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Coronavirus response could hit participation targets in Scotland

Warning that progress on access could slow, as funding council begins review of university finances

Scotland’s fair access tsar has called for “vigorous action” on widening participation, warning progress could be thrown off course by universities’ efforts to contain damage from the coronavirus.

On 5 June the country’s commissioner for fair access Peter Scott used his third annual report on Scotland’s progress towards meeting its fair access targets to warn efforts to stop the spread of the coronavirus, including moving university teaching online and cancelling school exams, “will exacerbate” existing inequalities.

The report is published just as the Scottish government launches a review of the financial sustainability of universities, after predicting large losses as a result of the pandemic.

“Vigorous action needs to be taken to prevent any loss of momentum or reduction of focus on fair access,” Scott wrote, explaining that universities are in danger of sidelining access work as the financial impacts of the coronavirus pandemic start to bite. He called on the Scottish government to “reinforce its commitment to fair access in higher education as a key priority” in any support given to universities.

Scott’s comments came after the Scottish Funding Council announced on 4 June it would review funding for teaching and research activity in light of the coronavirus, after it found universities will see operating deficits between £383 million and £651 million in the next academic year alone.

Scotland’s further education, higher education and science minister Richard Lochhead said universities “must emerge from this crisis even stronger by being at the heart of our economic recovery” and said the SCF would look at how its funding models could “exploit new opportunities and continue to support our world class further and higher education systems”.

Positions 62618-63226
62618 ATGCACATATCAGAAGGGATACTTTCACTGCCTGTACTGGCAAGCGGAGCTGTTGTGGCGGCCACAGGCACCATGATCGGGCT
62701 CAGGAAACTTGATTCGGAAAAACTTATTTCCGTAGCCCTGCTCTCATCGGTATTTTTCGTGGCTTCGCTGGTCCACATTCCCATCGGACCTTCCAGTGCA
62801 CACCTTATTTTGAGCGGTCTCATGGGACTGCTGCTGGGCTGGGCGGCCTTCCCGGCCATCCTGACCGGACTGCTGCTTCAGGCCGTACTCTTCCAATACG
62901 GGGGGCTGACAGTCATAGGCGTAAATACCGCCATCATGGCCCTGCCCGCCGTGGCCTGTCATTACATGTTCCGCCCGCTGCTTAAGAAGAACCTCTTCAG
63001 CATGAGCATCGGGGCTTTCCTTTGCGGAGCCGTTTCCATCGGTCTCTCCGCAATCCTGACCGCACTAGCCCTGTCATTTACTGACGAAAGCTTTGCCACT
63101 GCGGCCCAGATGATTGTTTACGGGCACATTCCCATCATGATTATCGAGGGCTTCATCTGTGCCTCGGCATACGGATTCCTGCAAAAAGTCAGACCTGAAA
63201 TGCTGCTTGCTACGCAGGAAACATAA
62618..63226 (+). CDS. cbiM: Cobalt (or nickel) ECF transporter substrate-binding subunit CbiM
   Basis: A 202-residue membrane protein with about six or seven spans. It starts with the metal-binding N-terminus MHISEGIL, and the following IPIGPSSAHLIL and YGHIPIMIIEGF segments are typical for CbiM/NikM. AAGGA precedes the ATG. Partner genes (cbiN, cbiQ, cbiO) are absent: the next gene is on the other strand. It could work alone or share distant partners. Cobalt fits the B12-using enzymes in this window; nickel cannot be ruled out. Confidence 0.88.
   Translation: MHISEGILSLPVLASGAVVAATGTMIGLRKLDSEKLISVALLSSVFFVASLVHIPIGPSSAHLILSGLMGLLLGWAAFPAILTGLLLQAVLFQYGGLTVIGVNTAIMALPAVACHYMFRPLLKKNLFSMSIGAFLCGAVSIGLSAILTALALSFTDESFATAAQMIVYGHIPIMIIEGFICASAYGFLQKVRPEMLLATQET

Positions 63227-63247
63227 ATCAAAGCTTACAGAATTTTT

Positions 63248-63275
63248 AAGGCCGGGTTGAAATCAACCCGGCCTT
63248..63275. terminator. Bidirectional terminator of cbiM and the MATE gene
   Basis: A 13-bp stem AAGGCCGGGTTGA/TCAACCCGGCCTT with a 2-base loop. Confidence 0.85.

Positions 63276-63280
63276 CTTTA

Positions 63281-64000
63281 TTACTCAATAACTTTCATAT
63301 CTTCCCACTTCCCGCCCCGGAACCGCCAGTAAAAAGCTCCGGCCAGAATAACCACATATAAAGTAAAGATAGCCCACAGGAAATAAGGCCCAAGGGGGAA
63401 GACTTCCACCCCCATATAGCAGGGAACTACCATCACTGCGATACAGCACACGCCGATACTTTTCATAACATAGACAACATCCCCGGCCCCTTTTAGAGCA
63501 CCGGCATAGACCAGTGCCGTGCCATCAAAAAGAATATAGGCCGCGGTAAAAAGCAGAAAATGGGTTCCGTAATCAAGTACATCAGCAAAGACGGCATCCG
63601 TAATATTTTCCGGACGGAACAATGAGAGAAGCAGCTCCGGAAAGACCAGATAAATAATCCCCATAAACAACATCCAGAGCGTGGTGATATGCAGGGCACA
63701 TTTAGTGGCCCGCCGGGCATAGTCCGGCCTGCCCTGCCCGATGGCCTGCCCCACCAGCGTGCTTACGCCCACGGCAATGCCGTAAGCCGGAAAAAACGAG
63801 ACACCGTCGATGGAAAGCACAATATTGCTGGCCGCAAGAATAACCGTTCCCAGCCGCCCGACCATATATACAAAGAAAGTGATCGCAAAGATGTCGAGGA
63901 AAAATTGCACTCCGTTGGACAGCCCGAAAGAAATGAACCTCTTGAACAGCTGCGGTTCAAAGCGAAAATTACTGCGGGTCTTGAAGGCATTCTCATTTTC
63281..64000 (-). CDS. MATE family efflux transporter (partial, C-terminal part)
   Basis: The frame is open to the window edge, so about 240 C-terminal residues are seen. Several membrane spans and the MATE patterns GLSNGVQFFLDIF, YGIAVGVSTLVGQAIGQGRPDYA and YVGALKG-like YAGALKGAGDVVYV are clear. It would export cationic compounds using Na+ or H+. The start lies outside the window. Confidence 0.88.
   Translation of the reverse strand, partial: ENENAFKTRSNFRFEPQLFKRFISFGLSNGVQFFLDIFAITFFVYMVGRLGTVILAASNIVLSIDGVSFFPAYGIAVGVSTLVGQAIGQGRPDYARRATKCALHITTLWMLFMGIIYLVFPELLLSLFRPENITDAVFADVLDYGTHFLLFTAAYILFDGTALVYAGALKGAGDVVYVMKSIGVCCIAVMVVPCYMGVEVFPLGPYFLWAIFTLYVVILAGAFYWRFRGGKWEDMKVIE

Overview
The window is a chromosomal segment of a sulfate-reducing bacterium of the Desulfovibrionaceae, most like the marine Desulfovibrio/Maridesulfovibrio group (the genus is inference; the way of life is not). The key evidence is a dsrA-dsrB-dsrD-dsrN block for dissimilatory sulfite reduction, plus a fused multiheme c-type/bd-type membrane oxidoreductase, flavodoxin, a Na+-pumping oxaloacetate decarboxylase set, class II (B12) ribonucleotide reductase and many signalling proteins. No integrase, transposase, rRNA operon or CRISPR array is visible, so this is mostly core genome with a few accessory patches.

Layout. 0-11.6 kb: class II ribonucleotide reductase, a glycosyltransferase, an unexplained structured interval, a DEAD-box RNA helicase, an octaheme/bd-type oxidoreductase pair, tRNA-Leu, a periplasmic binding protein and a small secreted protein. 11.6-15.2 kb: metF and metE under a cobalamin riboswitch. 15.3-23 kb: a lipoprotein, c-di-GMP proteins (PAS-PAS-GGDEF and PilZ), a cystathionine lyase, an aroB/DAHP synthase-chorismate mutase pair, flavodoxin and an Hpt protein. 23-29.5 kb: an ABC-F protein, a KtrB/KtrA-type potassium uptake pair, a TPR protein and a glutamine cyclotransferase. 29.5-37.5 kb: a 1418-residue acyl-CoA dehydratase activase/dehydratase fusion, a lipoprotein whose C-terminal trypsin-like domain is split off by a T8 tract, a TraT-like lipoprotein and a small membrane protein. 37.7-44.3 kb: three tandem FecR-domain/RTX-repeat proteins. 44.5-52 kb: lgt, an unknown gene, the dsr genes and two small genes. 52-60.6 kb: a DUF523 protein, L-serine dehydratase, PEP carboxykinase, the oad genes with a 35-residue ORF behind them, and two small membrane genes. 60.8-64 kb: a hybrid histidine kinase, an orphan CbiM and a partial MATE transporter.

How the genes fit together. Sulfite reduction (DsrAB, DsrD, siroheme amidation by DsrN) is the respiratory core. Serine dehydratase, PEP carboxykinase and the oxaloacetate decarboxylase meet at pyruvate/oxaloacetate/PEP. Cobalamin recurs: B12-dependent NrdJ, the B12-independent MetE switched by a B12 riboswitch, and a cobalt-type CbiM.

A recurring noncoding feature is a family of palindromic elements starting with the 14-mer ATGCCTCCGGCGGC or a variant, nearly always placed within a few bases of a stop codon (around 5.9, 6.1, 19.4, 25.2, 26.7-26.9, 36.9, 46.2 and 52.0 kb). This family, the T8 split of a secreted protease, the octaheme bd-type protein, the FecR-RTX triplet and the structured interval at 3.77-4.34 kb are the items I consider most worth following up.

In his report, Scott added that the fallout from Covid-19 had seen the tuition fee debate gaining traction, and he warned that “to resurrect this issue at present would send a very damaging signal in terms of fair access.” Students in Scotland do not pay tuition fees, but universities operate under a de facto numbers cap with a limited number of funded places available for Scottish-domiciled students.

Elsewhere, Scott said fair access “now pervades most aspects of higher education” and that Scotland could “justly claim to be the pace-setter among the nations of the United Kingdom in opening up opportunities for higher education to all groups in the community”.

The Scottish government has a target to recruit 20 per cent of students starting university from the 20 most deprived areas by 2030. Its interim 2021 target to recruit 16 per cent of all new students from the 20 per cent most deprived communities in Scotland has already been achieved.

But Scott warned the rate of progress had slowed to an increase of 0.2 percentage points compared to last year, meaning there “may now be fewer grounds for optimism” that the next target for 18 per cent by 2026 and the final 2030 target will be as easy to reach.

Even when the 2030 target has been met, Scott said there will be “continuing discrimination” as students from more deprived areas will be “under-represented in more selective and the most prestigious universities” and will “cluster in the colleges and the so-called ‘post-1992’ universities”.

Commenting on the report, vice-chancellors’ body Universities Scotland said universities were “in a very positive position” as Scotland is ahead of is access targets, but agreed with Scott that “there’s no opportunity to pause there; it is only going to get harder and he is right to highlight that the coronavirus pandemic poses a range of additional obstacles to widening access at all levels of the education system”.